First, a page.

Eastern US Prime for Renewable Energy Increase
The necessary technology already exists for one-third of the power in the Eastern U.S. to be generated from renewable resources such as wind or solar within the next decade (10 years).
National Renewable Energy Laboratory (NREL) performed a comprehensive feasibility study of the amount of renewable energy the Eastern US could handle, published in the 220-page Eastern Renewable Generation Integration Study. They found that it is possible to quickly begin switching to renewable energy sources using the current power grid.
The Eastern U.S. gets its energy from the Eastern Interconnection (EI) power grid. Historically powered by coal, nuclear, natural gas and hydro power the EI is over 100 years old and provides power for more than 240 million people.
One of the main questions in the study was whether or not the EI could handle variable power, which is what renewable resources provide, instead of the already in use dispatchable power. Variable power is only available when the natural resources are performing in a way to generate it and must be stored, while dispatchable power can be generated from a source by demand of the power grid operator.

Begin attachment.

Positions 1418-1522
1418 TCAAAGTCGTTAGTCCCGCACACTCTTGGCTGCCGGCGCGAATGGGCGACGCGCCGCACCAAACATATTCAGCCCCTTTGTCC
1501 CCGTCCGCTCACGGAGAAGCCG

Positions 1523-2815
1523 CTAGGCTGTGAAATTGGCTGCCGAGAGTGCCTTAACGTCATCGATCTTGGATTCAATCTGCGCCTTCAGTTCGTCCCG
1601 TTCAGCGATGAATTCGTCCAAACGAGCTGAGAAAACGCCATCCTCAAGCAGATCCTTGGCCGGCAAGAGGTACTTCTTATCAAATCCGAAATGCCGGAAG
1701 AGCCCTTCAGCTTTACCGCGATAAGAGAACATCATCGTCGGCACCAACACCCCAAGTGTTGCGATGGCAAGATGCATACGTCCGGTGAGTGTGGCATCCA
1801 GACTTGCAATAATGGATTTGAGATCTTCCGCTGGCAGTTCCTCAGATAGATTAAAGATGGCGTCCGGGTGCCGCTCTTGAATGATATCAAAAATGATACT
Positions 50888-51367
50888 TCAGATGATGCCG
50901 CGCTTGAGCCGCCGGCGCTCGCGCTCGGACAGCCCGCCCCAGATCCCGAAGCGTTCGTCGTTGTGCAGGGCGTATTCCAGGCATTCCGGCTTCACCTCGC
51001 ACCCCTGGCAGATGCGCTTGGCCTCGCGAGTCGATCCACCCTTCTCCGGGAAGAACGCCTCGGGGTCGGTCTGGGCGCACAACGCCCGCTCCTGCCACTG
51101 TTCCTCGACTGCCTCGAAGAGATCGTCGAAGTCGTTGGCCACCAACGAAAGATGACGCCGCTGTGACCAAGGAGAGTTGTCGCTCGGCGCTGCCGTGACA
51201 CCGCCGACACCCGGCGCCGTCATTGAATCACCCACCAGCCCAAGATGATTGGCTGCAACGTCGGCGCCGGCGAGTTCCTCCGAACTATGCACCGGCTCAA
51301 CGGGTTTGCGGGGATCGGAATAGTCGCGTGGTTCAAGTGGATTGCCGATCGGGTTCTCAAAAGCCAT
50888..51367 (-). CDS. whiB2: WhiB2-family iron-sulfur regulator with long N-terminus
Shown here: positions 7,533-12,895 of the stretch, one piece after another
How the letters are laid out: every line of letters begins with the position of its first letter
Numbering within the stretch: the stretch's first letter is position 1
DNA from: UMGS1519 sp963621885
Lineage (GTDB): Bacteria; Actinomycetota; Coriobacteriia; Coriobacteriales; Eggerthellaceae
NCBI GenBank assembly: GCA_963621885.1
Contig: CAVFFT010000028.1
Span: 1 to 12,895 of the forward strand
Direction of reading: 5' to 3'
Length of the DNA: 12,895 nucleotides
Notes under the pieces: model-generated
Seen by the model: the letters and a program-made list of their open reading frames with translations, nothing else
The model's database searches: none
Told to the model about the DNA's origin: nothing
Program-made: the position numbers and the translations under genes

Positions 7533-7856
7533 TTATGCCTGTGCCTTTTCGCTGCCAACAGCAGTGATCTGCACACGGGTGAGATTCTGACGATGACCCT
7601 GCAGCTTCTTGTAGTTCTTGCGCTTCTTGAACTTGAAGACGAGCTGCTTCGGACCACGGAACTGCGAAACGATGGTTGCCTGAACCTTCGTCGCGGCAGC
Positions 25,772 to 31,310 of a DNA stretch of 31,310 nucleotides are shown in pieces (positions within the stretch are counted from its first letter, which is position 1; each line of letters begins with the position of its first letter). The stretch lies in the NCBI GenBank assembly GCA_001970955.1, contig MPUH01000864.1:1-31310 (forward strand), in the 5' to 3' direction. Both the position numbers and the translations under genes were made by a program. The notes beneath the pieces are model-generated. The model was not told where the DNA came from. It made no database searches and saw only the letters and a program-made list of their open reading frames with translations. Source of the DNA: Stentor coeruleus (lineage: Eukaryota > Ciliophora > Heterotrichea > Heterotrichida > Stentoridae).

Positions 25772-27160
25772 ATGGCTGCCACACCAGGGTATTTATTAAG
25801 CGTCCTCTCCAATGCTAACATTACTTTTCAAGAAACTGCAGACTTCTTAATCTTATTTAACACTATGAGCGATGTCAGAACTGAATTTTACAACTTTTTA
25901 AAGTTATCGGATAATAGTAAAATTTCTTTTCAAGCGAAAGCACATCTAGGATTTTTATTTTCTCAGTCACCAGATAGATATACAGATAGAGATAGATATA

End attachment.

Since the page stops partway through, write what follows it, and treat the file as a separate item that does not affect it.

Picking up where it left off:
Researchers at the NREL build a simulated EI. Considering the scope and complexity of the grid, building the simulation was an impressive feat.
Crunching sets of big data allowed the team to see how the EI would behave with different resource scenarios. The necessary technology for the analysis didn't exist until recently.
According to the study, the EI can handle up to 30 percent variable power using pre-existing technology. Switching over to more renewable sources will take space, money and transmission lines.
Service and reliability would not be affected by the switch. Now that we know it can be done, the only question left is if it will be done. To learn more about renewable energy, check out the video below.